It’s a little “I heard them before they were cool,” but for once I really do get to claim it – I first heard about NxWorries before Anderson Paak blew up in the hip-hop world, having first heard it as a side project of Stones Throw Records’ sample-obsessed instrumental producer Knxwledge. Flash forward about 18 months and the spotlight has certainly shifted to Paak, the honey-voiced golden boy of hip-hop, having collaborated with Dr Dre, ScHoolboy Q, Kendrick Lamar, Kaytranada, Mac Miller and many others, as well as releasing his own spectacular album Malibu. But regardless of who is receiving more general attention right now, when they come together as NxWorries, magic happens.
The pair put out the Link Up & Suede EP late last year, and they’ve now announced their full length debut, Lawd!. Lyk Dis is the first song to be released, and it’s pretty damn alluring; the understated, sultry atmosphere is led by lusty, flirtatious lyrics – markedly more sexual than a lot of Paak’s own recent work. Behind the verses lies seductive, velvety-smooth instrumentation, with a 70s twang and the kind of rhythm that’d make D’Angelo blush.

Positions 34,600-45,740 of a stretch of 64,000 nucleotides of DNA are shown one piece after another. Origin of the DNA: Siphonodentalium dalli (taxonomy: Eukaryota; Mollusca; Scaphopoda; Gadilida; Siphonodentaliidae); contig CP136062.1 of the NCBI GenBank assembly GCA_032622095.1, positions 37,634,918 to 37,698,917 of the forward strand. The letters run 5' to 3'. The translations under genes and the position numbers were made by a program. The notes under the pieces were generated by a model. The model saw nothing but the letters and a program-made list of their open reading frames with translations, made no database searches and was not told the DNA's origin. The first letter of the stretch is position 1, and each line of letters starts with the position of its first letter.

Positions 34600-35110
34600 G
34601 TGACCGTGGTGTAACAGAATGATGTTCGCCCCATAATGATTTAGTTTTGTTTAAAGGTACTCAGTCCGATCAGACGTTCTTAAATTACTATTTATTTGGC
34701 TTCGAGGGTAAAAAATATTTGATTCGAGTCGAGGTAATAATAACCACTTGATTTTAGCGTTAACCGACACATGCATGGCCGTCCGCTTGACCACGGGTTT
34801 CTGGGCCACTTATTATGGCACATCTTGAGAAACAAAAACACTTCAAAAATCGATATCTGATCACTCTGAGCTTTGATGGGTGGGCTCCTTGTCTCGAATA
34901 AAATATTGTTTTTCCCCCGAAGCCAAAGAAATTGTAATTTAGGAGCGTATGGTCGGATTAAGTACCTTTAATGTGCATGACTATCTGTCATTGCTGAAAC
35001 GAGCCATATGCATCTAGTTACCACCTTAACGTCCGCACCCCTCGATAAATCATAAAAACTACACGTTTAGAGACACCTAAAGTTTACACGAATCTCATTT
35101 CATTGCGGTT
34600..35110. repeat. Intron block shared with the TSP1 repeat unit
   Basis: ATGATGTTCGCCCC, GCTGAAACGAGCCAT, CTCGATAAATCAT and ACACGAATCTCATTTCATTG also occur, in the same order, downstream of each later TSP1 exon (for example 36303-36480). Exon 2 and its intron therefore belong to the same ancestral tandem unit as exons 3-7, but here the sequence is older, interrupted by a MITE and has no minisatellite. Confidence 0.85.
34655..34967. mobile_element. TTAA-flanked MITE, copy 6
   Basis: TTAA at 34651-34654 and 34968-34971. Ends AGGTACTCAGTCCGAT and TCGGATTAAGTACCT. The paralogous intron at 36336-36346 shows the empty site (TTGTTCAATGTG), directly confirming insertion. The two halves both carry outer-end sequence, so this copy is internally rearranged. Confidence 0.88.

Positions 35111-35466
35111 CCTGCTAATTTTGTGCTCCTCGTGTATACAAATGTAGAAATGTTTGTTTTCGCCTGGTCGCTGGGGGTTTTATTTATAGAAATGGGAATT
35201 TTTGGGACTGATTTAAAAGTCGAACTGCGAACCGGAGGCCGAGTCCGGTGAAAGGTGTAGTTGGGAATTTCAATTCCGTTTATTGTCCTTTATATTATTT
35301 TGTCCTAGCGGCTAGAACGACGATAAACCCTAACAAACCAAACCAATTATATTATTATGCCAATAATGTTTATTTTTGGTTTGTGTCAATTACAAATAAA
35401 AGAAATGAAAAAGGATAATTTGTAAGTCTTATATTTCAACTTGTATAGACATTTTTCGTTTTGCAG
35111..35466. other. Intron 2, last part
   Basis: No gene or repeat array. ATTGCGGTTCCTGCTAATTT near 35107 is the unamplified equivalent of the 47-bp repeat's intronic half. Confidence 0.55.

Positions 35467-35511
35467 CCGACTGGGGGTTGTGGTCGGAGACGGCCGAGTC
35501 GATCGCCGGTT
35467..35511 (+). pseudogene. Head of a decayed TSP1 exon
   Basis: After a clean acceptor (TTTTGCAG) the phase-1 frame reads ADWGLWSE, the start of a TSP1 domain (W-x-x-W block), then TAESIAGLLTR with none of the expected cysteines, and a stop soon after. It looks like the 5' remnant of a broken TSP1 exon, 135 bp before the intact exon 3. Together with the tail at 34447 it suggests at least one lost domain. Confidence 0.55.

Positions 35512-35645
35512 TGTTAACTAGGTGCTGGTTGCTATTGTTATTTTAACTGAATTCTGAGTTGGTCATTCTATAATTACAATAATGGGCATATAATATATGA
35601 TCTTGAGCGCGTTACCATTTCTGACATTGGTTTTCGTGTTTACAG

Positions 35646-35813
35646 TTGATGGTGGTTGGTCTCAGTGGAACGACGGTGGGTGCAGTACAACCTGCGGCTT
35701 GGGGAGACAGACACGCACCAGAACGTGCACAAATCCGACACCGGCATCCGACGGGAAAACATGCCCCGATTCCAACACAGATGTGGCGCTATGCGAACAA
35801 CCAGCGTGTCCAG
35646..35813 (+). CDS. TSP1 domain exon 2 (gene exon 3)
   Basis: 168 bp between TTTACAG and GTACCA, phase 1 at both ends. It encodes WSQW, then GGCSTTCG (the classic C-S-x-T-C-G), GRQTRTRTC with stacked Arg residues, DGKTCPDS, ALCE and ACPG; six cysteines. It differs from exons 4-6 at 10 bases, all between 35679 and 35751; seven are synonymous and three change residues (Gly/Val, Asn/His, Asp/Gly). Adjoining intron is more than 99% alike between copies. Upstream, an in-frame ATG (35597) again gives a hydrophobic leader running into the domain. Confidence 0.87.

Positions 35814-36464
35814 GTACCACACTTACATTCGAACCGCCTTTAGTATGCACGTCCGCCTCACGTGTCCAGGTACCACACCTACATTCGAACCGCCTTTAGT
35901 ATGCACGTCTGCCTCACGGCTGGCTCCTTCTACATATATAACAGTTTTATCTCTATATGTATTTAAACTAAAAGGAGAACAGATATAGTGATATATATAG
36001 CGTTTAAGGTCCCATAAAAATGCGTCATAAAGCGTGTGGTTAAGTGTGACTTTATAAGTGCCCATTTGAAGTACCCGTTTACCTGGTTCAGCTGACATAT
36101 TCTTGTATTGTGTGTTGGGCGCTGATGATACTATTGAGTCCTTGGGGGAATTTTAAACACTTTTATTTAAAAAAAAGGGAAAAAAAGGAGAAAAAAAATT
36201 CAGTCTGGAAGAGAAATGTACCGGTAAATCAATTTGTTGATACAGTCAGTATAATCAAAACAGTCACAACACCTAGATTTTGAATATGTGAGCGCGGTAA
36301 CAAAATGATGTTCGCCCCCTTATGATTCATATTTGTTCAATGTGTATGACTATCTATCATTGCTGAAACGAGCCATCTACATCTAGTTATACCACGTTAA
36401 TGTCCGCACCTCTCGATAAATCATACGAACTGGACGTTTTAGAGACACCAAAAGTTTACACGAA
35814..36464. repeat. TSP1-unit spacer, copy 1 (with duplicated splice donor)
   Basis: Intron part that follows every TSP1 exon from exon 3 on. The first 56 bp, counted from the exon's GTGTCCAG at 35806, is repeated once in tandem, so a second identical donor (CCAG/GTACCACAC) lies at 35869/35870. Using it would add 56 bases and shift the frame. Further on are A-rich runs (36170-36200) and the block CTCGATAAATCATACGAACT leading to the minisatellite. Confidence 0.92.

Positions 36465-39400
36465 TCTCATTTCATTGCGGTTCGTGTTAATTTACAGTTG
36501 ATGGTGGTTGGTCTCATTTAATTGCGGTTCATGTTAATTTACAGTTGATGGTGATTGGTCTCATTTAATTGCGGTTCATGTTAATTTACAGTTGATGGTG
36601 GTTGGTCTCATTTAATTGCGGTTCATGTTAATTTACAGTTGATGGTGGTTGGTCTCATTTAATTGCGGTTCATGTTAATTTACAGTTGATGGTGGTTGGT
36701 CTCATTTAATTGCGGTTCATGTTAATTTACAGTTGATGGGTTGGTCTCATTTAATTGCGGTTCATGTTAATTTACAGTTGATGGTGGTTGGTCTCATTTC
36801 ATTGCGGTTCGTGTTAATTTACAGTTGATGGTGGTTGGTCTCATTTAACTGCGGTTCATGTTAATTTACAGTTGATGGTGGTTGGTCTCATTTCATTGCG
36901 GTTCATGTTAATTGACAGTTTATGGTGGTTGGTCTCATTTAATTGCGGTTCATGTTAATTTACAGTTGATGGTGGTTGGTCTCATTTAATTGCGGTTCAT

Knxwledge dropped the captivating Buttrskotch, and the invigorating Hud Dreems the year before, allowing him to work alongside Kendrick Lamar on To Pimp a Butterfly and Action Bronson on the upcoming Blue Chips 7000. He and Paak have continued to build upon their sound, and we can’t wait for the full album. With 18 vocal tracks and just one instrumental, Anderson .Paak told his Twitter followers in June that this would be his “best work…a masterpiece.”
Anderson Paak is visiting Australia really soon for Listen Out festival – who knows, maybe we’ll be given a sneak preview of what to expect. In the meantime, check out our playlist of the best music from Knxwledge and Anderson Paak.
Lawd! is set for release October 21 via Stones Throw.
Check out the track list below:
04 Best One
05 What More Can I Say
07 Lyk Dis
08 Can’t Stop
09 Get Bigger / Do U Luv
12 Scared Money
17 Link Up
18 Another Time
Image: Eric Coleman via Pitchfork